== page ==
Joshua Bennett on "X"

X

As you are both Malcolm's
shadow & the black unknown
he died defending, I praise

your untold potential, the possible
worlds you hold within your body's
bladed frame. I love how you stand

in exultation, arms raised
to welcome the rain, the bolt,
whatever drops from the sky's slick shelf

without warning, as all plagues
do. Miracles too. & bombs that fall
from planes which hold men with eyes

aimed through long glass tubes. Tubes
that make a civilian's life look small.
Small enough to smoke. X marks the cross

-hairs, & the home an explosion turns to blur.
X marks the box on the form that bought
the bombs, paid the trigger man, sent

the senator's son off to school
without a drop of blood to temper
his smile, stain leather

boots, mar the occasion.
X: every algorithm's heart
-beat, how any & all adjacent

quantities bloom. A kiss.
How a signature knows
where to begin its looping

dance. Two hands balled
into fists, crossed
at the wrist, repping

the borough that gave
us b-boys, the Yankees,
my mother's left

hook, swift enough
to knock any living
thing off its feet

like a cartoon villain
bested by banana peel
or spilled oil, his eyes

now two black x's,
denoting absence.
The wrong answer

on a test. How
my great-great
grandfather,

who could not read,
rendered his name,
as if an homage

to his own opacity,
as if to say, I contain
the unthinkable, or, I abstain.   


On "X"

"X" was one of the final poems to go into The Sobbing School, and is a reflection of any number of the book's central concerns: kinship and collectivity, violence, blackness and/as indeterminacy. My ongoing interest in the work of metaphor is inextricably linked not only to the idea that nothing is nothing—or at least, that there is an unfettered, untamable capacity built into what many of us are taught to call nothingness—but that everything and everyone we encounter is more or less opaque, legible only in flashes, or briefest windows of apprehension.

The poem began in my mind as an ode to the letter X and its breadth as a symbol, but eventually became more of an extended meditation on my most intimate associations with the letter as a kind of signpost, one that directs me towards various points in my personal history. I see an X on the page and think of home. Of the singular polymath widely known as DMX (Yonkers own), but also "The X" as common, vernacular shorthand for the Bronx, where I was born. Where my mother, and all of her siblings were born. Where most of my family still lives. X brings to mind the Spike Lee film I saw when I was 6 years old, as well as The Autobiography of Malcolm X, which I would read later the same year. I see an X and think of infinite possibility, but also foreclosed genealogy; a past that cannot be recovered, only reimagined. And this was, in a sense, my foremost concern throughout the process of working on my first book. That is, how to refashion a past that brought me great agony, and often shame, and put it to better use. How to make sense of contemporary brutality that blurs the lines between past and present altogether.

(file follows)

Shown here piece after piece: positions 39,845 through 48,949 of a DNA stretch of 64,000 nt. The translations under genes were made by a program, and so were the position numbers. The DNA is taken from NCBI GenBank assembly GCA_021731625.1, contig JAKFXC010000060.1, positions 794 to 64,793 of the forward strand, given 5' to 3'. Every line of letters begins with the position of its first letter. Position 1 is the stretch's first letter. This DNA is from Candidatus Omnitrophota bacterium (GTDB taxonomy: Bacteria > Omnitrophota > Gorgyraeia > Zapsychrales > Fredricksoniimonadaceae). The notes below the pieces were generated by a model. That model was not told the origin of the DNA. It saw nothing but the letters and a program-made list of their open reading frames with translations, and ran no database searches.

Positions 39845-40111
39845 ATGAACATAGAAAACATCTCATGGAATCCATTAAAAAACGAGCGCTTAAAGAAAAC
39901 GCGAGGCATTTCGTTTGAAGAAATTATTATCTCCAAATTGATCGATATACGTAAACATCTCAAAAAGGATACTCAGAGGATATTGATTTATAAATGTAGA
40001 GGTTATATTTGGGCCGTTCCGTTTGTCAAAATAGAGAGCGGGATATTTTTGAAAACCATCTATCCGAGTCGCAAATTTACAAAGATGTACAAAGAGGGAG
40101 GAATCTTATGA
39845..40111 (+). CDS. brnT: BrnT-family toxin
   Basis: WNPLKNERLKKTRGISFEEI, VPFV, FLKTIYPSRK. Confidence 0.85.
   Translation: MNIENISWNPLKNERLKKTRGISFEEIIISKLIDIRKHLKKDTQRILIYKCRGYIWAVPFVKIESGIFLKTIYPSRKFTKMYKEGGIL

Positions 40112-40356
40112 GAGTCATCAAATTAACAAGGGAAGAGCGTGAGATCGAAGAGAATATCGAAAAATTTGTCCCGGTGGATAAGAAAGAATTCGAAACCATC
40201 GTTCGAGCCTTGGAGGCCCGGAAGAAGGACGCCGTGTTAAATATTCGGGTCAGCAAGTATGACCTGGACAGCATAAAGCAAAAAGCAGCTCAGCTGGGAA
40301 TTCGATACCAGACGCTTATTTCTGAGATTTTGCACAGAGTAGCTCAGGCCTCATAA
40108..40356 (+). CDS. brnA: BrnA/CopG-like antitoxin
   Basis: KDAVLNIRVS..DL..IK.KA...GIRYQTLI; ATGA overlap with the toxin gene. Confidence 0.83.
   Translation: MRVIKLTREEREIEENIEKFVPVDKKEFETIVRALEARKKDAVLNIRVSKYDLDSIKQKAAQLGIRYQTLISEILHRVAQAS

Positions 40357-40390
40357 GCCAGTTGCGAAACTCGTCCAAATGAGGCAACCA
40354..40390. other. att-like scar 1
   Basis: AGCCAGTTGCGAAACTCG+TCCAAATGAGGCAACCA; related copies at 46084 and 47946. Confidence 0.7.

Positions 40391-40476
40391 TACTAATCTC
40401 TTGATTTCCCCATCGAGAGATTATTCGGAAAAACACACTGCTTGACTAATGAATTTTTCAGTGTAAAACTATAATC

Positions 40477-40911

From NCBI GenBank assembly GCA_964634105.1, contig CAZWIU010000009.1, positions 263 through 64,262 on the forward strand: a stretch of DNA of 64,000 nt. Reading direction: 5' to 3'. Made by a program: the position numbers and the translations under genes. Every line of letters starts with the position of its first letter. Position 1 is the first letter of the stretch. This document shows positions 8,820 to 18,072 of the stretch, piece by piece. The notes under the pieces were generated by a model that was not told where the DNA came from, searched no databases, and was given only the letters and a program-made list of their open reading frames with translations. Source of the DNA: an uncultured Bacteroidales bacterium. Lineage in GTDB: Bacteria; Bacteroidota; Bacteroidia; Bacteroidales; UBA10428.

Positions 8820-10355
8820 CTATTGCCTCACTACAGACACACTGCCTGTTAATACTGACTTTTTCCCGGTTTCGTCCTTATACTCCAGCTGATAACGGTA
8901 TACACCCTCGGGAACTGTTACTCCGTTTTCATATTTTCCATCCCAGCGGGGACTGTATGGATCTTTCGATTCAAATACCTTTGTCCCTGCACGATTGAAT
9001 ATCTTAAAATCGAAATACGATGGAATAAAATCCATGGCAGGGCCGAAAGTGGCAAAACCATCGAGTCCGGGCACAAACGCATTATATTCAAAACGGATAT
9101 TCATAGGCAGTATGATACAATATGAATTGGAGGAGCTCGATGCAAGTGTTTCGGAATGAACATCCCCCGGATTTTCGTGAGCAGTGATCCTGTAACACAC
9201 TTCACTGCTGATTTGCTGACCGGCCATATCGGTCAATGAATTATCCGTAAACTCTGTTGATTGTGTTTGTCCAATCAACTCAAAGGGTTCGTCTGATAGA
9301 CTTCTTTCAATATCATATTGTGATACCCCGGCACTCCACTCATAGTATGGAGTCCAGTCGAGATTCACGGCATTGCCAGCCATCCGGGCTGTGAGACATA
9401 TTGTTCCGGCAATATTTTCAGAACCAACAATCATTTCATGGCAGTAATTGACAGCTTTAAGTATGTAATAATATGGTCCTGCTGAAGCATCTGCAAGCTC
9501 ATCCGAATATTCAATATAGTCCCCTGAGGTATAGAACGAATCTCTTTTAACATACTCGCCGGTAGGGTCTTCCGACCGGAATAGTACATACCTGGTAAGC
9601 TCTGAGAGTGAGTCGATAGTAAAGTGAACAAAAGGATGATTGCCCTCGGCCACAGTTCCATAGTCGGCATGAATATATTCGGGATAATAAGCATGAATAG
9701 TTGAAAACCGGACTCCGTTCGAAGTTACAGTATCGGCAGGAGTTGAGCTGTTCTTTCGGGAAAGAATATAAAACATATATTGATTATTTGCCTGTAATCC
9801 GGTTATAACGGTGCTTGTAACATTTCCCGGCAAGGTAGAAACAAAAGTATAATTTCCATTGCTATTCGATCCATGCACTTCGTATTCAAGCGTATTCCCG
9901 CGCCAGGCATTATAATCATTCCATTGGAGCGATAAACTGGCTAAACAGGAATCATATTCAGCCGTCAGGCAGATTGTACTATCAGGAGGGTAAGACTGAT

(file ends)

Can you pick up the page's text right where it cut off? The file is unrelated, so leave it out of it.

I often find myself hearing and thinking through different versions of the same question: what time is it if you're black? What is the relationship between blackness and time, blackness and world? Is blackness in the world? Or is it the world's end? How might blackness, and black poetry in particular, help us imagine the end of this world and the dawning of another? Here, I'm thinking explicitly of Lucille Clifton's fantastic poem,[1] but also the works of Aime Cesaire, Audre Lorde, Ed Roberson and others. It was Roberson, after all, who wrote that "the world's desires do not run the Earth, but the Earth does run the world"[2] and I think he's right. So that's what I'm after from now on. Not the world, its extractive practices and protocols, but the earth; a kind of planetary thinking that is intricately woven into the black aesthetic tradition. "X" is part of a much larger, inaugural gesture towards that project, if only from a distance.   


 


[1] Here, I am referring to Clifton's poem, "the beginning of the end of the world." See Clifton, Lucille. Quilting: poems, 1987-1990. Brockport, NY: BOA Editions, 1991.

[2] See Dungy, C. T. (2009). Black nature: four centuries of African American nature poetry. Athens: University of Georgia Press.

 

 

 
 

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